Reviewed by: Lawrence Semel
Jesus on Every Page: 10 Simple Ways to Seek and Find Christ in the Old Testament, by David Murray. Thomas Nelson, 2013. Paperback, 246 pages, list price $16.99. Reviewed by OP minister Lawrence Semel.
If you are not yet persuaded of Christ-centered interpretation and preaching of the Old Testament, consider reading this book.
In the first part of his book, David Murray relates his own struggle to understand the purpose of the Old Testament and how to preach from it. Even after seminary, it was not until he was asked to teach Old Testament at his denominational seminary that he was driven to search the Scriptures for answers.
The answer to his questions came first from the words of Jesus to the two men on the road to Emmaus: "Beginning with Moses and all the Prophets, he interpreted to them in all the Scriptures the things concerning himself" (Luke 24:27). According to Jesus, the Old Testament was about him. And this is confirmed by the apostles John (in John 1:17), Peter (in 1 Peter 1:10–12), and Paul (in Gal. 3–4 and 2 Cor. 3).
After Christ left the two men on the road, they talked about how their hearts burned within them while Jesus explained the Scriptures to them (Luke 24:32). So in the second part of his book, Murray invites the reader to join him in some "spiritual heartburn." He shows in detail and with plenty of examples his ten simple ways to discover Jesus in the Old Testament.
Murray discovers the covenant of grace at the heart of the Old Testament. And wherever there is grace, there is Christ. Grace can be extended to the Old Testament saints only because Christ is the lamb slain before the foundation of the world. Christ is not forced into the Old Testament story. You find him there because he is there, in all parts of the Old Testament: in the Law, in the books of history, in the Prophets, and in the books of poetry. Jesus is on every page—yes, in shadowy form, but a shadow always indicates the presence of light.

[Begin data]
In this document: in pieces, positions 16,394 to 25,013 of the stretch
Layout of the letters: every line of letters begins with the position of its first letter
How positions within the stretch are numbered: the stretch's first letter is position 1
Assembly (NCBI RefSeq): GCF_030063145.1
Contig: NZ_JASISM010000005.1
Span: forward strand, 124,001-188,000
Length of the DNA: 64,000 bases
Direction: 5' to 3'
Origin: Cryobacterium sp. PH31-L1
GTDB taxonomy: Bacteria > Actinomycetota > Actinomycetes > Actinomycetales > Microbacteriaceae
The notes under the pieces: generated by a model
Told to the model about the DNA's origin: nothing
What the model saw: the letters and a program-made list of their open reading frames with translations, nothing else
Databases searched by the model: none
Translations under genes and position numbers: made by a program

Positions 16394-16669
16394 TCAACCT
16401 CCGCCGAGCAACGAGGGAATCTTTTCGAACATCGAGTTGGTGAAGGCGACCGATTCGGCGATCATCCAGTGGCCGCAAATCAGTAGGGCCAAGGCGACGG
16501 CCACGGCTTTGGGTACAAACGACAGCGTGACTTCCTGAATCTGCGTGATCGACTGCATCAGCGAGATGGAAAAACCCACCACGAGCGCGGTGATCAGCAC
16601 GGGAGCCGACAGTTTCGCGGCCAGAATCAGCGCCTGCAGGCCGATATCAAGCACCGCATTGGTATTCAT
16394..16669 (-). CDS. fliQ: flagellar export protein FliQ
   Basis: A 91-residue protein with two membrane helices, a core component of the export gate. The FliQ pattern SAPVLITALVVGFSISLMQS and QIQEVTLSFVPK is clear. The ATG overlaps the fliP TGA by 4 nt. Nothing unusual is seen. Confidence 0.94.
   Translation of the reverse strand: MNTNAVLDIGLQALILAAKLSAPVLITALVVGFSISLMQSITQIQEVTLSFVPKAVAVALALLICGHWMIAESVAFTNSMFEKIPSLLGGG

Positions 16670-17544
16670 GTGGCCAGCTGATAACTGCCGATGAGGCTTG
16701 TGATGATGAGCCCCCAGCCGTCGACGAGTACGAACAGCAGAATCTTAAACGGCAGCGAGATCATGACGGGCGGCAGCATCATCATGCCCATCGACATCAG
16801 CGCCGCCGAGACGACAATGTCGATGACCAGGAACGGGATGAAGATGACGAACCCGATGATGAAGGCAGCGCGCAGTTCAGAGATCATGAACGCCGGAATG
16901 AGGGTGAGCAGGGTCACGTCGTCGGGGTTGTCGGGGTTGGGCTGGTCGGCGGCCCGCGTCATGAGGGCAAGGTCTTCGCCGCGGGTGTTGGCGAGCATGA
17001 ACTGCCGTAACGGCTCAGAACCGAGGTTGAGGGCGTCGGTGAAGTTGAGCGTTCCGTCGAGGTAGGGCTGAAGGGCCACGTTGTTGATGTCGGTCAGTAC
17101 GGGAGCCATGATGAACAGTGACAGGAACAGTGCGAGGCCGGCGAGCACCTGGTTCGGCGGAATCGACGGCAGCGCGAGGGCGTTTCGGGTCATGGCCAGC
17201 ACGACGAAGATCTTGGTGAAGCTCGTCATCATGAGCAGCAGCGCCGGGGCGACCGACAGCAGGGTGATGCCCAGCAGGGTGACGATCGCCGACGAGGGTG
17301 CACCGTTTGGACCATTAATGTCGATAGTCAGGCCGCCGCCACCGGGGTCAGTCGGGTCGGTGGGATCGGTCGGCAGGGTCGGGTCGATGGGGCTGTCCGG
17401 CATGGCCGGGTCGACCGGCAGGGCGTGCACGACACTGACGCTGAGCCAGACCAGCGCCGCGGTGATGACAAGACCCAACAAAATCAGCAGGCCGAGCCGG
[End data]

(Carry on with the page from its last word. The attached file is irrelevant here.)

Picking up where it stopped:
Among the many insights in this book, Murray helps to identify types and interpret them in a way that unfolds their Christ-centered beauty. One of Murray's passions is to restore a sane, spiritually edifying typology to the church (p. 137).
Murray quotes from a wide variety of authors and from the Westminster Confession of Faith in support of his thesis. Hodge believed that "the Old Testament Scriptures are intelligible only when understood as predicting and prefiguring Christ" (p. 35). "[Jonathan] Edwards regarded Jesus and His redemption not only as the climax of redemptive history but also as an integral, constant part of all redemptive history" (p. 106).
Murray has succeeded in writing a book that is helpful to believers in general. It is well written, easy to understand, and filled with helpful illustrations and biblical examples. There are discussion questions for each chapter. All of these things make the book an excellent choice for study by various groups within the church.
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